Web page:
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World Science Festival

Starting tomorrow, June 10th, and continuing through Sunday, June 14th. In New York.

The event is chaired by Brian Greene, a physicist at Columbia University and recognized for a number of groundbreaking discoveries in his field of superstring theory, is also well-known for his efforts to make science accessible. He’s written a children’s book about the theory of relativity and appeared on the radio program RadioLab several times.

One director on the board is Alan Alda, who played Hawkeye Pierce on the classic television series, M*A*S*H, and, more recently, appeared in continuing roles on ER and The West Wing.

The festival plans to

“cultivate and sustain a general public informed by the content of science, inspired by its wonder, convinced of its value, and prepared to engage with its implications for the future. The World Science Festival, an unprecedented annual tribute to imagination, ingenuity and inventiveness, takes science out of the laboratory and into the streets, theaters, museums, and public halls of New York City, making the esoteric understandable and the familiar fascinating.”

Maybe I’m just totally out of the loop, but this is the first time I’ve seen ads for this. Whoever did their publicity did not get much past New York City. Which maybe was their point. They’ve included venues all over New York, from parks to art museums to universities.

One event that looks really fun is their Bio Blitz planned in Manhatten and Brooklyn.

“Professional naturalists and research scientists will guide urban explorers of all ages and backgrounds in a scientific inventory of the flora, fauna, fungi — and all things crawly. In honor of E.O. Wilson, pioneer of the Bio Blitz method, this event will inspire Wilson-like wonder and appreciation for the natural diversity found right in our own neighborhood.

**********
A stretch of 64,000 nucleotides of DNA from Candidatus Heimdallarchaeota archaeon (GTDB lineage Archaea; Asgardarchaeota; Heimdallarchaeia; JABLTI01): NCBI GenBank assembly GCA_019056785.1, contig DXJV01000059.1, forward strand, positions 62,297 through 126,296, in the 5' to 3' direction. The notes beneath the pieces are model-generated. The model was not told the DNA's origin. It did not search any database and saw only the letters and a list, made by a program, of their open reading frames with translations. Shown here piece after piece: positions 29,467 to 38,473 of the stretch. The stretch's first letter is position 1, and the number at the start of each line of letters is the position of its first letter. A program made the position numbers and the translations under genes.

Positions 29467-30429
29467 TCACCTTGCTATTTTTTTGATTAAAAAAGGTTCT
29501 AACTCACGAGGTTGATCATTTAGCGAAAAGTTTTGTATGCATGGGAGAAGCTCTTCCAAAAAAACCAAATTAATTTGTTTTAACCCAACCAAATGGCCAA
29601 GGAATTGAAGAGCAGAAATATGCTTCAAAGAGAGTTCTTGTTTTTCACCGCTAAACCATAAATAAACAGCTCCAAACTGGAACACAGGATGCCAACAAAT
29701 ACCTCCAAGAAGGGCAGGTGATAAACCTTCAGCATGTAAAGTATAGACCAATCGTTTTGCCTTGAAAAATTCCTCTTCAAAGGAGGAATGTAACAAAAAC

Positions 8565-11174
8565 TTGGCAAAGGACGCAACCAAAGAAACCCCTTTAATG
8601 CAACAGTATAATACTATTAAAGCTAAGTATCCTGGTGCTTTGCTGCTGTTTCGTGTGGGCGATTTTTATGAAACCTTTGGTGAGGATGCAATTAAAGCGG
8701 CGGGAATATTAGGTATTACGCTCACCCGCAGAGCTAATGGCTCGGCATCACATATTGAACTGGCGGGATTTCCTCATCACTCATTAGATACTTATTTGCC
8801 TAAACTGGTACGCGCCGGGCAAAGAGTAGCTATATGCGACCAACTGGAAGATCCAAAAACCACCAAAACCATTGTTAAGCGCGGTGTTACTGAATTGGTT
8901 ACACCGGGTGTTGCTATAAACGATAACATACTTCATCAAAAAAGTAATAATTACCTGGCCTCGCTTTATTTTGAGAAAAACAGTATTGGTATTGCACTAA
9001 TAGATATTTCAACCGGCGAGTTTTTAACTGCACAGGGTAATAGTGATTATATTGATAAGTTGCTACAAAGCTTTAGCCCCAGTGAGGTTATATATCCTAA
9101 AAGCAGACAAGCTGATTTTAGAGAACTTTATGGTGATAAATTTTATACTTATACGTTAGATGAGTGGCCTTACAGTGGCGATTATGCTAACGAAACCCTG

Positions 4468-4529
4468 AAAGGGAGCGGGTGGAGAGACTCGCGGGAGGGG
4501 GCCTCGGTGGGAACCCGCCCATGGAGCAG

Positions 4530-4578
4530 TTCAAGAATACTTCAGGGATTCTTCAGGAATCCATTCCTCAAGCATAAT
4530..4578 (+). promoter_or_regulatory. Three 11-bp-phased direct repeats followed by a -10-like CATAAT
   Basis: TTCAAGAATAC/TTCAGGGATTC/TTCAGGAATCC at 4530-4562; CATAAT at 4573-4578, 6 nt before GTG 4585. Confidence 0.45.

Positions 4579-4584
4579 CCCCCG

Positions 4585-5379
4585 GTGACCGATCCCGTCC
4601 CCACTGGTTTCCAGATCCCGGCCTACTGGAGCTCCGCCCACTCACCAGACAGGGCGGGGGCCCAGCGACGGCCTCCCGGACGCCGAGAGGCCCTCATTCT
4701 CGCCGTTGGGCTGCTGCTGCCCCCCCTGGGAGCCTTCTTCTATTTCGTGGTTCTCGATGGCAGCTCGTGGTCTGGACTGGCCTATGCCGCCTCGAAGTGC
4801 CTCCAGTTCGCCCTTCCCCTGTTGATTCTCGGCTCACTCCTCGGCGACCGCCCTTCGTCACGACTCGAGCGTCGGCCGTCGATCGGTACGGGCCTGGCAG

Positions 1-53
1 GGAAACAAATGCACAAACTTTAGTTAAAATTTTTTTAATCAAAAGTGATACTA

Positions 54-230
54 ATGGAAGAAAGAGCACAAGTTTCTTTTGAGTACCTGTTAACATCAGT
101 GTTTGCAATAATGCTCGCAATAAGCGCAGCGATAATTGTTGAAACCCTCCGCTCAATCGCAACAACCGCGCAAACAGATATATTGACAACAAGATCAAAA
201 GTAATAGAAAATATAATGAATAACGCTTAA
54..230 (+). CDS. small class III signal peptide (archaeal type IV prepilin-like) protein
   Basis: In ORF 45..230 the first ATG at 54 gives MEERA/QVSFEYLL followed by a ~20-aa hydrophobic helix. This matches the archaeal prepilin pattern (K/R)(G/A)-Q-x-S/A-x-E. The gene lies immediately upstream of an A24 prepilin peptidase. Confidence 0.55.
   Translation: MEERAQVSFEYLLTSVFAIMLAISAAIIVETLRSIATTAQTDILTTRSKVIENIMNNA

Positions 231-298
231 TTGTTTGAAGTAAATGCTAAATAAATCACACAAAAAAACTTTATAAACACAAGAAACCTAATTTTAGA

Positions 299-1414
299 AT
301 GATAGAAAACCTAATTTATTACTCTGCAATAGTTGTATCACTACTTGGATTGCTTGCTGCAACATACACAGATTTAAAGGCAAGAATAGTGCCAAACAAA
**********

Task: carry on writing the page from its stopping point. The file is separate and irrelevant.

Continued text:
The Bio Blitzes will be a scientific survey to catalog all of the species found at the sites. The Blitzes will be part contest (to identify as many species as possible), part educational event, and part scientific endeavor. All programs will be free with the idea of engaging families and lay-people at the community level. Other educational activities could include field explorations and interpretative walks and talks to increase the public’s awareness of the diversity of their own “backyard”.”

There is a talk on Sunday featuring E.O. Wilson and Mark Moffett talking about what they’ve found on Bio Blitzes.

The festival also plans to have concerts, speakers, and all sorts of events over the weekend. It also looks like many of the events are free. If you are anywhere in the area, I highly recommend it.



Beth Kelley is an applied & digital anthropologist with an overall interest in how people engage with and are impacted by their environments and vice versa. This has manifested itself in many ways, by looking at creativity, playful spaces, built environments, and environmental enrichment, sustainability, design research, and integrative and collaborative models of learning such as through play and hands-on learning.